Four new Public Policy fellows were announced by the Public Policy Fellows Nomination Committee last month.
Each Fellow is active in public debate in their area and the University places a high level of importance on recognising their contributions.
New Fellows are Professor Valerie Braithwaite from the ANU College of Asia and Pacific; Professor Sharon Friel from the National Centre for Epidemiology and Public Health; Professor Amin Saikal from the Centre for Arab and Islamic Studies; and Professor Brian Schmidt from the Research School of Astronomy and Astrophysics.
Professor Braithwaite is an interdisciplinary social scientist with a background in psychology. Her areas of expertise include citizenship, public policy, social policy, public administration and criminology. She currently works at the Regulatory Institutions Network, where she is examining psychological processes in governance and regulation.
Professor Friel's main areas of expertise relate to health policy and public health awareness, focusing in areas of social determinants of health, food systems, urbanisation and non-communicable disease prevention. She is currently a Chief Investigator on several major research collaborations relating to social and environmental determinants of health inequalities.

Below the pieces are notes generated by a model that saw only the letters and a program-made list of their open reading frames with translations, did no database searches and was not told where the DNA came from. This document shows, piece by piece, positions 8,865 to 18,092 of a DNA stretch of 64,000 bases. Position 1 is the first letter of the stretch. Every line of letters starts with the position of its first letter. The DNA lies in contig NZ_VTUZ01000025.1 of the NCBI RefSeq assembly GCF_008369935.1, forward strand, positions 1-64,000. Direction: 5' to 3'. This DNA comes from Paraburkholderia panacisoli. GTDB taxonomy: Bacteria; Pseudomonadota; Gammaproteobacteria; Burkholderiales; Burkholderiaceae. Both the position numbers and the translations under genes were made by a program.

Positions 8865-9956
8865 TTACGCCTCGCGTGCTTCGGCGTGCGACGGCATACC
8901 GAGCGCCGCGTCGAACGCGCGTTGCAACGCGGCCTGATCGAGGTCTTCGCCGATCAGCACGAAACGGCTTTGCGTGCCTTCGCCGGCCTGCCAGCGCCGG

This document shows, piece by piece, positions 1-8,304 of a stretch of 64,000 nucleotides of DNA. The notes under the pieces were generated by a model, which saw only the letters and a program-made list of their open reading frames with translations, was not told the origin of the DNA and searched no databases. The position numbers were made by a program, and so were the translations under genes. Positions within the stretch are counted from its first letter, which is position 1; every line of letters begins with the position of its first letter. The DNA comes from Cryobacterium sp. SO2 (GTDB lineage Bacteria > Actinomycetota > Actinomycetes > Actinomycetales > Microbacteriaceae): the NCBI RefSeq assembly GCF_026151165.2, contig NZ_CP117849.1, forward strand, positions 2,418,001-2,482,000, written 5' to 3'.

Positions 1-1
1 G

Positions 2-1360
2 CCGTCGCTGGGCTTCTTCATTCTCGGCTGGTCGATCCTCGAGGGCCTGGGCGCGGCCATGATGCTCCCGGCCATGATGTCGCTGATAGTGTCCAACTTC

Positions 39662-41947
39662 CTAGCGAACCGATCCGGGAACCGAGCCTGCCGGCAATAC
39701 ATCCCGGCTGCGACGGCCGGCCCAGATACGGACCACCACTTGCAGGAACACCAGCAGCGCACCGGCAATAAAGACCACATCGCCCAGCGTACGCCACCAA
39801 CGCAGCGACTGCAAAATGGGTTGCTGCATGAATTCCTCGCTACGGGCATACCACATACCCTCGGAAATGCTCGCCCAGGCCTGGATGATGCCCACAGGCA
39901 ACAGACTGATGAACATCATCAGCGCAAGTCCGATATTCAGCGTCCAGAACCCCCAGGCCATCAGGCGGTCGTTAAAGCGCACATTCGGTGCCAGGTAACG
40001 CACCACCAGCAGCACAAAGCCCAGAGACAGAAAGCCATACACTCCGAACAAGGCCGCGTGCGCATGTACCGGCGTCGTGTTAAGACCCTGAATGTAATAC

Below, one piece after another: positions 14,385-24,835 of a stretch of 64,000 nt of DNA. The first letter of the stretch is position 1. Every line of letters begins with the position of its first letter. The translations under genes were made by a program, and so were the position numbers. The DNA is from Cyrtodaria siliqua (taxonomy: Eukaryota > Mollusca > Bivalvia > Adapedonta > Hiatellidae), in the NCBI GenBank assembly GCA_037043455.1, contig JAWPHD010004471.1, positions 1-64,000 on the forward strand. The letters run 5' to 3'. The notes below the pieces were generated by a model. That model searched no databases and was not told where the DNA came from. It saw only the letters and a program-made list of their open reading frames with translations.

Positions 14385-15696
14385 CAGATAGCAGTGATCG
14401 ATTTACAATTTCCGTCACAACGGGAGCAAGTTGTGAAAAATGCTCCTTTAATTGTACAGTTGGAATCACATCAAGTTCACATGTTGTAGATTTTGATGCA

Director of the Centre for Arab and Islamic Studies, Professor Saikal is one of the world's leading authorities on politics in the Middle East and Central Asia. His knowledge about these regions is highly regarded and is evident in the extensive media coverage he receives.
Professor Saikal says he is motivated by sharing his knowledge and views with the wider community.
"And I see this as part of the public responsibility of an academic," he says, adding the greatest moment of his career was the establishment of the Centre for Arab and Islamic Studies.
A Nobel Prize winner and Laureate Fellow at RSAA, Professor Schmidt is well-known for his expertise in commenting on a range of topics including exploding stars and supernovae. He has also played an integral role in building the new SkyMapper telescope, which is in the process of mapping the southern sky.
All four academics join a list of 20 exisiting public policy fellows.